Warning: It is a good idea, with both these, to see how your body reacts to them. If you start feeling more sensitive to the cold, battle with constipation or very dry skin, you should limit consumption and possibly consider taking an iodine supplement. Soy might impair the functioning of your thyroid. It is wise to look for an organic source for all your soy products.
If you’re longing for carbs so badly that you feel your resolve to stay on the diet is breaking, it’s possible to trick your brain that you’re eating them by making approved foods look more like your starchy favorites. Cauliflower can be grated into “rice,” or boiled and mashed like potatoes. You can slice zucchini into noodles to (sort of) replicate pasta. See “Vegan Substitutions for the Keto Diet” below.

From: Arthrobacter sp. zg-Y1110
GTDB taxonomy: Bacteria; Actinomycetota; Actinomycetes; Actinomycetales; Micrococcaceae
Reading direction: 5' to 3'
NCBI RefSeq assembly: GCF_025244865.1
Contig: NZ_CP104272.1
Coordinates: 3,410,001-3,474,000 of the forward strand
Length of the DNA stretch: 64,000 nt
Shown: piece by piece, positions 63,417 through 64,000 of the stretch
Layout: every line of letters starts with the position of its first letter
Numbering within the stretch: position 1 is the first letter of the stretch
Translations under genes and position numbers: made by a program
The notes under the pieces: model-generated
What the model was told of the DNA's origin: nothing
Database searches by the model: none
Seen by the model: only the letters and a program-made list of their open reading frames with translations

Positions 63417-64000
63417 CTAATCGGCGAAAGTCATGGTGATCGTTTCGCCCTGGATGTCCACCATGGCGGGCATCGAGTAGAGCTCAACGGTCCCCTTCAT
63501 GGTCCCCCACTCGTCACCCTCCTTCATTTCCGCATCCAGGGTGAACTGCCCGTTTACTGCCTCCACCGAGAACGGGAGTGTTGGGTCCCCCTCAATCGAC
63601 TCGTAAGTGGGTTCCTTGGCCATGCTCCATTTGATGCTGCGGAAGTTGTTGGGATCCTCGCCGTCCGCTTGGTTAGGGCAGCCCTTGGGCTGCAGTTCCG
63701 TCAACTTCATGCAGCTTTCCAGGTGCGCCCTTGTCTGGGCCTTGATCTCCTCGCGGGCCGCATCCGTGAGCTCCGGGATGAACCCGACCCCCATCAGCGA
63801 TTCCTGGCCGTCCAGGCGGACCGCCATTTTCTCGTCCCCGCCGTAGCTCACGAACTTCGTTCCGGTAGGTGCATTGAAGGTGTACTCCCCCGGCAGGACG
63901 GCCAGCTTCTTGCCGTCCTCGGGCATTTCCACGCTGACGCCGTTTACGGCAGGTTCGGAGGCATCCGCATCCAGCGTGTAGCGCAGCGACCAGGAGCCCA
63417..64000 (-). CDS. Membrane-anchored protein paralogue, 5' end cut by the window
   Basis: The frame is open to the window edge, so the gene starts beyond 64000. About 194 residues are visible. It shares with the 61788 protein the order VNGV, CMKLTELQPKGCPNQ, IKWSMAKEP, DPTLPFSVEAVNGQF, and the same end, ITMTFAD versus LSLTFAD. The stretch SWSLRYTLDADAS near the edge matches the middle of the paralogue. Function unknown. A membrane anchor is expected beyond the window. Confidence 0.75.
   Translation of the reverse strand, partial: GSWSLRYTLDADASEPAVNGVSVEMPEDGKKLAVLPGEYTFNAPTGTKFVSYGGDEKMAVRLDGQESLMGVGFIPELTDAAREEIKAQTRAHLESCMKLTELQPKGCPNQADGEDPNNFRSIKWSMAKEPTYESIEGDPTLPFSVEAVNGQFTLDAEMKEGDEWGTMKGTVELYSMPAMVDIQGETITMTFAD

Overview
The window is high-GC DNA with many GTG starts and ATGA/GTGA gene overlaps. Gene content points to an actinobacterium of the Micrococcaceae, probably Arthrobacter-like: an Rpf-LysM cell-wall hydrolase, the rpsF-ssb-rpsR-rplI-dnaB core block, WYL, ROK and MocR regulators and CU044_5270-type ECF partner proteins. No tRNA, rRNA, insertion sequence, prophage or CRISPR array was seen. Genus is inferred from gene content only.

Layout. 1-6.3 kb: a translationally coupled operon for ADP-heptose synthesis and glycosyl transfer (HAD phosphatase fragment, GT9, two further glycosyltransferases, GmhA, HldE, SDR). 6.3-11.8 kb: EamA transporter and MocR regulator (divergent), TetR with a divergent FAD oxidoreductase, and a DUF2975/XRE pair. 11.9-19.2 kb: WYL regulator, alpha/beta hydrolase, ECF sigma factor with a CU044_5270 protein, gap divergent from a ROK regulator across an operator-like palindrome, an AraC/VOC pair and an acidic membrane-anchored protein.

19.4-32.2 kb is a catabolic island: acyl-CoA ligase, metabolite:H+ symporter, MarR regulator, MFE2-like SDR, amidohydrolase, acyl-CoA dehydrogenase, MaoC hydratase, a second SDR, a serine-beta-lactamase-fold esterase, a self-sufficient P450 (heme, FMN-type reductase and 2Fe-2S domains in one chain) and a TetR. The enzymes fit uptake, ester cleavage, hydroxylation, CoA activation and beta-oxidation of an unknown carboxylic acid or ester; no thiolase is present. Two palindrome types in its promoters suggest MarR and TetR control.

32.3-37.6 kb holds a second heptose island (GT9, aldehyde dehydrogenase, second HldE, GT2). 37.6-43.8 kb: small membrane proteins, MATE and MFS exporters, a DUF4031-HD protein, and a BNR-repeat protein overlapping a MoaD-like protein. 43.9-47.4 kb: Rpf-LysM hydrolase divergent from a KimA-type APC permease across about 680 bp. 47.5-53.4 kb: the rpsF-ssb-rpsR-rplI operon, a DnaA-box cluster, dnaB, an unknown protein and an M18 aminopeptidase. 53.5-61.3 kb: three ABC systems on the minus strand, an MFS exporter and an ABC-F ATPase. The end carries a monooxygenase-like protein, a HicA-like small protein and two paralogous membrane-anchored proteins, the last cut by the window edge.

Andrew Heffernan, C.S.C.S., is an award-winning health and fitness journalist whose work appears regularly in Men’s Health and Experience Life. He is the co-author of two fitness books—The Exercise Cure and Your New Prime—and is a frequent top-five finisher as an age-group triathlete and competitive obstacle-course racer. Andrew lives in Los Angeles with his wife and two children. Visit him at andrewheffernan.com.
One of the more popular diets trending nowadays is the ketogenic diet. The diet requires you to reduce your carbohydrate intake and in turn, increase your fat intake. The aim of the diet is to get your body to use fat instead of glucose as energy and fueling your body until the next meal. Apart from weight loss, the ketogenic diet has been found to be helpful in managing blood sugar levels, reduces the risk of obesity, epilepsy, Alzheimer's disease, polycystic ovary syndrome and even some types of cancer. Some healthy foods to consume on a keto diet are starchy vegetables, coconut oil, cheese, sour cream, avocado, meat and poultry and high-fat dairy products. Reduce sugar and salt intake. Replace white sugar with palm sugar, jaggery or honey and salt with pink salt or black salt in cooking.